The conference committee that’s supposed to break the stalemate on public pension reform is looking for new ideas, but not finding any. At the committee’s first meeting Thursday in Chicago, State Sen. Matt Murphy (R-Palatine) asked witnesses for help. “If you have something new in the context of trying to find that elusive compromise, that is the point of your being here today, is to provide that,” he said.
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But the same witnesses that lawmakers have heard from for 2½ years on this issue turned up to dig in their heels on their same positions. Business interests, including the Civic Committee of the Commercial Club of Chicago, urged lawmakers to recommend only the more aggressive S.B. 1, or something with even more cost savings.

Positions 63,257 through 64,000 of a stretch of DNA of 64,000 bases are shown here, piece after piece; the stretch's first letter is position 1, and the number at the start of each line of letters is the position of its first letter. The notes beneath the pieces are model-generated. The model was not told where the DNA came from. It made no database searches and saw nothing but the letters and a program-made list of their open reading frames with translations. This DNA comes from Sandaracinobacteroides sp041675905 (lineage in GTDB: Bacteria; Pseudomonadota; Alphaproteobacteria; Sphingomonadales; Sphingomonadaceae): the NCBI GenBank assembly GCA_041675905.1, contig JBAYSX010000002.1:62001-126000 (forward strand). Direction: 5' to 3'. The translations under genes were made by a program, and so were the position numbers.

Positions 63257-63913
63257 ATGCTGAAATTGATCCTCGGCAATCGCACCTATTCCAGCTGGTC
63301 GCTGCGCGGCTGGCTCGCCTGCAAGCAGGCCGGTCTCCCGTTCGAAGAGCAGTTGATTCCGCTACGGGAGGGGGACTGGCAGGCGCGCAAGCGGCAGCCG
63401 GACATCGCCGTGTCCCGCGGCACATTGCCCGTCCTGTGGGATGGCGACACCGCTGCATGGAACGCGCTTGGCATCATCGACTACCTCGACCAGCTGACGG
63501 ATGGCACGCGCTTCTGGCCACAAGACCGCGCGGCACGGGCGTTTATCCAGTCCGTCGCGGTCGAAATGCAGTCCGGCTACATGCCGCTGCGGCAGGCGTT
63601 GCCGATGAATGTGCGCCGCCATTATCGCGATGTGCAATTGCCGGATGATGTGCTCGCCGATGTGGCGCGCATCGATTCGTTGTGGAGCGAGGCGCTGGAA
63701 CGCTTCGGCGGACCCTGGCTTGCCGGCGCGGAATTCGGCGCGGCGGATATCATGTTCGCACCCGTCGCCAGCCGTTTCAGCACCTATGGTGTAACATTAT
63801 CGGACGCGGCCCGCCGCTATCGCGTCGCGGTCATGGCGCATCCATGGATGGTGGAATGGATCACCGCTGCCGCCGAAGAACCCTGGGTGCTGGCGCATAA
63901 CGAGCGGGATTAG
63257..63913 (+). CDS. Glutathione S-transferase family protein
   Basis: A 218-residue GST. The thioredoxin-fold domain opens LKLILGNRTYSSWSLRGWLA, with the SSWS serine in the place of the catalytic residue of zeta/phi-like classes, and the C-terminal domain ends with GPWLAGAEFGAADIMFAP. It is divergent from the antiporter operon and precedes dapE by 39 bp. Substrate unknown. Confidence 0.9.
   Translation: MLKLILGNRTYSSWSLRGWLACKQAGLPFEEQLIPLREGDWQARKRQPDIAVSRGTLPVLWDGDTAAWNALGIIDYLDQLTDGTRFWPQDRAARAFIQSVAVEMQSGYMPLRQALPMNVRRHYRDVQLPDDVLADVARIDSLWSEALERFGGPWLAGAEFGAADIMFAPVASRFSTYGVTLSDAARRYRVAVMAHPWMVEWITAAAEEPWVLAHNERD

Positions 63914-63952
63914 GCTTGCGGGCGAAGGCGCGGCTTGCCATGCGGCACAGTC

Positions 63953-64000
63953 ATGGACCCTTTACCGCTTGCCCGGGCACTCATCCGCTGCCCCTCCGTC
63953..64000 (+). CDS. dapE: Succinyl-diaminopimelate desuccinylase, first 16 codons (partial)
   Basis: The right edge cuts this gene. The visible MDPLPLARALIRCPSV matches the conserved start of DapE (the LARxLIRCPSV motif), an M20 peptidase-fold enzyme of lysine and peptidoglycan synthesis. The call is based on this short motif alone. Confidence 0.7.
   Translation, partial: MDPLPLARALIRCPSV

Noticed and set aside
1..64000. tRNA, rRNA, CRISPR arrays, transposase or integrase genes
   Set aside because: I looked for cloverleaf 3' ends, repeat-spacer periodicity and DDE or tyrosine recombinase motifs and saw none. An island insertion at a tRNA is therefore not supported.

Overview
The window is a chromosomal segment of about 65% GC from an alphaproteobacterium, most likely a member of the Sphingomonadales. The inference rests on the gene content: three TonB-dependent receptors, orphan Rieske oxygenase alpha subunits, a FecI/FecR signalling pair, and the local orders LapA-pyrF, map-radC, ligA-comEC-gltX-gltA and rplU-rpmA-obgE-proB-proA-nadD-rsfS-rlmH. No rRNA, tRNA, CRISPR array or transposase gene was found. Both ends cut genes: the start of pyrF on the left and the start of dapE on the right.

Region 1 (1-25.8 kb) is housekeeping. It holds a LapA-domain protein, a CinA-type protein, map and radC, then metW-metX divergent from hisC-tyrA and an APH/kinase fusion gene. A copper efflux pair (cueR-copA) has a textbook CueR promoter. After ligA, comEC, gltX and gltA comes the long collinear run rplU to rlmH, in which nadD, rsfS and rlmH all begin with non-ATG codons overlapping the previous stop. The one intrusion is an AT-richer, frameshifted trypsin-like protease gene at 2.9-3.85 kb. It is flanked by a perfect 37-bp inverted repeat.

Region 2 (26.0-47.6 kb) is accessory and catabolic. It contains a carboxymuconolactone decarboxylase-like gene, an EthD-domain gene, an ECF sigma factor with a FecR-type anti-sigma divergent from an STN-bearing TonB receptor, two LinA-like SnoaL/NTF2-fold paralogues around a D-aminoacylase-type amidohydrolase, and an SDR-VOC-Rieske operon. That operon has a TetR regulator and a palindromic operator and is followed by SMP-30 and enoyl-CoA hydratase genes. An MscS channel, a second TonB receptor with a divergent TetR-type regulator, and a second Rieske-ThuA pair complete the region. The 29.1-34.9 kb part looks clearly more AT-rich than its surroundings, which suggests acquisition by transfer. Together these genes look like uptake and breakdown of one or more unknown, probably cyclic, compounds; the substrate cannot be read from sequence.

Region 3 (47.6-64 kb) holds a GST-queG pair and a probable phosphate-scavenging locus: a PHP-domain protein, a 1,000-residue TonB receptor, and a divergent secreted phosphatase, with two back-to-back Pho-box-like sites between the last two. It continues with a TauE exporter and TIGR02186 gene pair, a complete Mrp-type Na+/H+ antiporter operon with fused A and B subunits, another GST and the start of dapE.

Labor didn’t budge either. The Police Benevolent Association says workers already compromised when they agreed to S.B. 2404, and the Illinois Federation of Teachers noted that S.B. 2404 is designed to reduce cost-of-living adjustments.
The chairman, State Sen. Kwame Raoul (D-Chicago), said he wants to make sure that the committee doesn’t simply recommend the plan with the greatest savings for the state, at the expense of benefits to government workers and retirees. “Should it be part of this conference committee’s consideration as to what is moral?” he said.
The committee also heard from the state actuary.
There were no new proposals for resolving the impasse. Lawmakers are hung up on S.B. 1, supported by the House speaker, which would probably produce greater savings, vs. S.B. 2404, from which the savings might be less, but which the Senate president believes is more likely constitutional